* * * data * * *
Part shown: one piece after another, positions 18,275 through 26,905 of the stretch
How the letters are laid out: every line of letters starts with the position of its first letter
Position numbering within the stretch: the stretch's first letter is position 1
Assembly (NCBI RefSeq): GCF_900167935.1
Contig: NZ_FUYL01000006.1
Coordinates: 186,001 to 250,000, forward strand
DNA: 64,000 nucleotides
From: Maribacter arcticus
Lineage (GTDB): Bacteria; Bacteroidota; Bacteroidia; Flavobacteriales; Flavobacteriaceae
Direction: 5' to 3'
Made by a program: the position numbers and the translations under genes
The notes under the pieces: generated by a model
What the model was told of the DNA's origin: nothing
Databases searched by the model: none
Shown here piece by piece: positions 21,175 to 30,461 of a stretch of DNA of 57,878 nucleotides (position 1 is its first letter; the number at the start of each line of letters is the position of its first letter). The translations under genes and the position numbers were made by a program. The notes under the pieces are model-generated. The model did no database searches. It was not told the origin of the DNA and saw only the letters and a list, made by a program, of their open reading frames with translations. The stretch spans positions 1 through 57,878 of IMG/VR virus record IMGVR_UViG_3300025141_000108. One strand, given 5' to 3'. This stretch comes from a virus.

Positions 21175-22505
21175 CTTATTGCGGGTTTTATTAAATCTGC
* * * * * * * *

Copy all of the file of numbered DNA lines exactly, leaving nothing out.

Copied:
Part shown: one piece after another, positions 18,275 through 26,905 of the stretch
How the letters are laid out: every line of letters starts with the position of its first letter
Position numbering within the stretch: the stretch's first letter is position 1
Assembly (NCBI RefSeq): GCF_900167935.1
Contig: NZ_FUYL01000006.1
Coordinates: 186,001 to 250,000, forward strand
DNA: 64,000 nucleotides
From: Maribacter arcticus
Lineage (GTDB): Bacteria; Bacteroidota; Bacteroidia; Flavobacteriales; Flavobacteriaceae
Direction: 5' to 3'
Made by a program: the position numbers and the translations under genes
The notes under the pieces: generated by a model
What the model was told of the DNA's origin: nothing
Databases searched by the model: none
Shown here piece by piece: positions 21,175 to 30,461 of a stretch of DNA of 57,878 nucleotides (position 1 is its first letter; the number at the start of each line of letters is the position of its first letter). The translations under genes and the position numbers were made by a program. The notes under the pieces are model-generated. The model did no database searches. It was not told the origin of the DNA and saw only the letters and a list, made by a program, of their open reading frames with translations. The stretch spans positions 1 through 57,878 of IMG/VR virus record IMGVR_UViG_3300025141_000108. One strand, given 5' to 3'. This stretch comes from a virus.

Positions 21175-22505
21175 CTTATTGCGGGTTTTATTAAATCTGC